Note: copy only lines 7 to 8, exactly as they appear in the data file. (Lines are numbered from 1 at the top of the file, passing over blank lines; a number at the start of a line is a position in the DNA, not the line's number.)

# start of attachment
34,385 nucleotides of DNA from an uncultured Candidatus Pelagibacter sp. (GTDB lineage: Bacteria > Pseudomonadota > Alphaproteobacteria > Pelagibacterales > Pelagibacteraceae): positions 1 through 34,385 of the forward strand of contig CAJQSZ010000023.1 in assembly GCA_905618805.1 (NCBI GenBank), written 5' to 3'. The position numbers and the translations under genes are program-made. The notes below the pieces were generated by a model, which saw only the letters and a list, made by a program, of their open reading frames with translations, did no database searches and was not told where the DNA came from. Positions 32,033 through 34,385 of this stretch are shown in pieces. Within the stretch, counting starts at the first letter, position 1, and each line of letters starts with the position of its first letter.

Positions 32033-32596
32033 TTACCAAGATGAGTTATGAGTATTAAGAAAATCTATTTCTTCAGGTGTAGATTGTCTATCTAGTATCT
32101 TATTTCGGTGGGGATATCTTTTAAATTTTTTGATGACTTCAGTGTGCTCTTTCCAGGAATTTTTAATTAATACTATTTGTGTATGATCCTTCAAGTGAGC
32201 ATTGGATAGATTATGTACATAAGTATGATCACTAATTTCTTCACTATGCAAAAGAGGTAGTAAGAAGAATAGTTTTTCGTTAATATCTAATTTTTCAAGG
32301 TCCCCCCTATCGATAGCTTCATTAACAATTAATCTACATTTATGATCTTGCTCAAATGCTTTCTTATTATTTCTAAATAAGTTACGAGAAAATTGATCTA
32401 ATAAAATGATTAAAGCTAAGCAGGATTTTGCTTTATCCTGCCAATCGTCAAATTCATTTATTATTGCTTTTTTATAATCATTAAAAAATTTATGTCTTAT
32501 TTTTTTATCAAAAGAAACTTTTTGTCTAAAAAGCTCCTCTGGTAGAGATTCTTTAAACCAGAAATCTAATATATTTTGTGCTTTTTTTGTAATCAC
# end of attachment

32401 ATAAAATGATTAAAGCTAAGCAGGATTTTGCTTTATCCTGCCAATCGTCAAATTCATTTATTATTGCTTTTTTATAATCATTAAAAAATTTATGTCTTAT
32501 TTTTTTATCAAAAGAAACTTTTTGTCTAAAAAGCTCCTCTGGTAGAGATTCTTTAAACCAGAAATCTAATATATTTTGTGCTTTTTTTGTAATCAC